India: After Undercover Sting, Health Minister Calls for Graft Crack Down

Опубликовано: 24 Июль 2014

 Indian doctors are swindling patients by sending them to labs for unnecessary and exorbitantly priced tests because they receive commission for the referrals, the Times of India reported.

Minister of Health Harsh Vardhan denounced the practice before Parliament on Tuesday, a day after a Hindi news channel’s undercover sting showed doctors receiving 30 to 50 percent commissions on MRI tests, CT Scans, ultrasounds, and other pathology tests.

Officials at one laboratory visited by undercover reporters said they had kickback deals with 10,000 doctors, some of who even established a monthly kickback system.


The health minister said his ministry is assembling a panel of medical practitioners and consumer law experts to better codify clinical examination laws.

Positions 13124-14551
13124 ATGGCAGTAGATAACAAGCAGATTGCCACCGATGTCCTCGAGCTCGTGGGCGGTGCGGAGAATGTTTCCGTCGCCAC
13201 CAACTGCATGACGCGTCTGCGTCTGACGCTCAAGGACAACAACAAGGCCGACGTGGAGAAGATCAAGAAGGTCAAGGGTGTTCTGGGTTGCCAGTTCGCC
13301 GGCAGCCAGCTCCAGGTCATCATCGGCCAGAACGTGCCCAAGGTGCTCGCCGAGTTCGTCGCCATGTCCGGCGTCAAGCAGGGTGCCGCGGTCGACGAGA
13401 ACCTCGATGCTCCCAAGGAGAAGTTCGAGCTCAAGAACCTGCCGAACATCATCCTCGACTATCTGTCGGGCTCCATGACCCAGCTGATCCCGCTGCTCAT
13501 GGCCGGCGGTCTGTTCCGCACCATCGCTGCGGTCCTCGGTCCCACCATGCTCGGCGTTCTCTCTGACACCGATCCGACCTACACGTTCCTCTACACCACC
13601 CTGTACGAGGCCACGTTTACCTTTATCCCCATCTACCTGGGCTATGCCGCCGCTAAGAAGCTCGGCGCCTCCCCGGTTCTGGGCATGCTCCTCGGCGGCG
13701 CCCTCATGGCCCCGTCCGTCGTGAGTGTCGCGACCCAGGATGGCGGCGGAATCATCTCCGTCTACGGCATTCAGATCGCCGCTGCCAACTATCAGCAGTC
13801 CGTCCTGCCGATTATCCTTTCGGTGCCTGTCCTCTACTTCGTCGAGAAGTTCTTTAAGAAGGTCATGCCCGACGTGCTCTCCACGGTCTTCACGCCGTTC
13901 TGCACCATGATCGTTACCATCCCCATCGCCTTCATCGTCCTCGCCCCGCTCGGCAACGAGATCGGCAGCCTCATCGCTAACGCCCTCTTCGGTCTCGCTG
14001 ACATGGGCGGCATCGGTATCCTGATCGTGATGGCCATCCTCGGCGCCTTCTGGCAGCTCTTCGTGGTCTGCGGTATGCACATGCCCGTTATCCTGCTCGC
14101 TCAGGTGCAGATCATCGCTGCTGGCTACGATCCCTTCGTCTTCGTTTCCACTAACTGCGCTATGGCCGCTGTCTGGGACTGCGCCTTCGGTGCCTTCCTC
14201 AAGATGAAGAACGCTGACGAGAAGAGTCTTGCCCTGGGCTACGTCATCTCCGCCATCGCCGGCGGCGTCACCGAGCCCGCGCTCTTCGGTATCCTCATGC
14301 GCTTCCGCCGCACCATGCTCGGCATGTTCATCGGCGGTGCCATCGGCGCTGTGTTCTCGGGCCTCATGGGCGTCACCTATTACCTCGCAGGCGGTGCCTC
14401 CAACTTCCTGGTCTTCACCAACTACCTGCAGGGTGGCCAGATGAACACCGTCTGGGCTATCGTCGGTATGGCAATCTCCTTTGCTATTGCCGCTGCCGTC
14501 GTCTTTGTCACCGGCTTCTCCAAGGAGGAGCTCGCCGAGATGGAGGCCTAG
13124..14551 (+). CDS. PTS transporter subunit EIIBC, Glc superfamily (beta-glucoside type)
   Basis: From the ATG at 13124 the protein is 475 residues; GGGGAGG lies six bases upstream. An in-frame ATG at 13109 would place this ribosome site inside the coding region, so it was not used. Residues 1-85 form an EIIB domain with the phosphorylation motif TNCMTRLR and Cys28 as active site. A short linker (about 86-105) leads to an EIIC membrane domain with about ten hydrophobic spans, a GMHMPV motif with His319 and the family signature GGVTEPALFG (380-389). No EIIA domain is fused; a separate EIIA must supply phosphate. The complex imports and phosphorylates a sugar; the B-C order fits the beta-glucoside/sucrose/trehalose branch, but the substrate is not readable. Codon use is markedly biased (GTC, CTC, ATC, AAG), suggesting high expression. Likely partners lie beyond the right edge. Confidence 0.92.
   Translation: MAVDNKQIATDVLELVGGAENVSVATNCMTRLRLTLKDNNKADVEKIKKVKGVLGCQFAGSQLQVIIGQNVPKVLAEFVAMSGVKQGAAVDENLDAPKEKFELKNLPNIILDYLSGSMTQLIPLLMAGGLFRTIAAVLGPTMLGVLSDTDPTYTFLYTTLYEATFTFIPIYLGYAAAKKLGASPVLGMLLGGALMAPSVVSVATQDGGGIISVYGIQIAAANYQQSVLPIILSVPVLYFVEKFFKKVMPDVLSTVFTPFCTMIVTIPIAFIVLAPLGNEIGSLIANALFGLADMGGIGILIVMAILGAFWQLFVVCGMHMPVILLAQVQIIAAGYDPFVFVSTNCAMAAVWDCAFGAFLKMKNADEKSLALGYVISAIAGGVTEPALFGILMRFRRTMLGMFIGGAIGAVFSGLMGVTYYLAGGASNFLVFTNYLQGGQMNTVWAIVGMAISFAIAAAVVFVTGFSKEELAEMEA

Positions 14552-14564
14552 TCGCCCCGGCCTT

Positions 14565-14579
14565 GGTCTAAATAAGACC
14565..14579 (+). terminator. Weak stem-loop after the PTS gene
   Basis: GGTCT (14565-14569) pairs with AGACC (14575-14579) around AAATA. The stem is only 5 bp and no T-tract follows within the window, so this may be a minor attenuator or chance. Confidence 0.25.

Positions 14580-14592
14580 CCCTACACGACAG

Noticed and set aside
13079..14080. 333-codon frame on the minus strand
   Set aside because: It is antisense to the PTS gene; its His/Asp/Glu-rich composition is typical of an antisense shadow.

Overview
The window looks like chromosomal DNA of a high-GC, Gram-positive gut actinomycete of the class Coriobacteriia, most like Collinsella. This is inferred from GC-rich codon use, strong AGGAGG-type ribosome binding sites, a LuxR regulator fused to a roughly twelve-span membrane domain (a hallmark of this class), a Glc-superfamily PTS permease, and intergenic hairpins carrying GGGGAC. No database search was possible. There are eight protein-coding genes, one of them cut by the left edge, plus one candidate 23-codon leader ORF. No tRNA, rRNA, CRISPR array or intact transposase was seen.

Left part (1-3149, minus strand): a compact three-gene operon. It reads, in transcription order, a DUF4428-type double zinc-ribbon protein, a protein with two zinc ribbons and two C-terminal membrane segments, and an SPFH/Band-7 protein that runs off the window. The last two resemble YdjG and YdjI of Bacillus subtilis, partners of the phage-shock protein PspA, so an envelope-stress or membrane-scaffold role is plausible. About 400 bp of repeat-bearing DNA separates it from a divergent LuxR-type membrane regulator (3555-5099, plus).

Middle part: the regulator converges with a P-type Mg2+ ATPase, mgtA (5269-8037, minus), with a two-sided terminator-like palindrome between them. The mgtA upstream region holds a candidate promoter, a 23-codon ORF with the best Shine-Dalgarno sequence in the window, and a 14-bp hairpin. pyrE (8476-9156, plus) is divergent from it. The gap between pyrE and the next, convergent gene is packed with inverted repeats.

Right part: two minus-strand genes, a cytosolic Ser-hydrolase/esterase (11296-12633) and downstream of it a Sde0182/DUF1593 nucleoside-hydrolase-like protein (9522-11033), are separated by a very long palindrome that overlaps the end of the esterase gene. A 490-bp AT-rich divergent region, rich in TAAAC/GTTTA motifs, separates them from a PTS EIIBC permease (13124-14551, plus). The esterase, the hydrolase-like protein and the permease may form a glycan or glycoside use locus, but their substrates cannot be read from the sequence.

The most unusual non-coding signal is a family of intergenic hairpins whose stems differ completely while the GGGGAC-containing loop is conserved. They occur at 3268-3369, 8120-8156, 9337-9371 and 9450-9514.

According to Reuters, Vardhan called the country's drug approval agency a "snake pit of vested interests."

The diagnostic market is the fastest growing sector in India's healthcare industry, say Reuters.  It is also one largely controlled by private companies, “while government hospitals remain overcrowded and lack the resources to cater to growing demand.”

This imbalance has been blamed for some of the health care corruption that occurs in India, where doctors have been accused of receiving gifts from companies for prescribing their drugs, or sending patients to labs that overcharge them for medical tests.

According to Member of Parliament Shantaram Naik, patients are being forced to pay double or triple the price for medical devices at hospitals.

Vardhan said that “the laissez faire spirit that dominates this business in India works to the disadvantage of the consumer and needs correction,” reports the Times.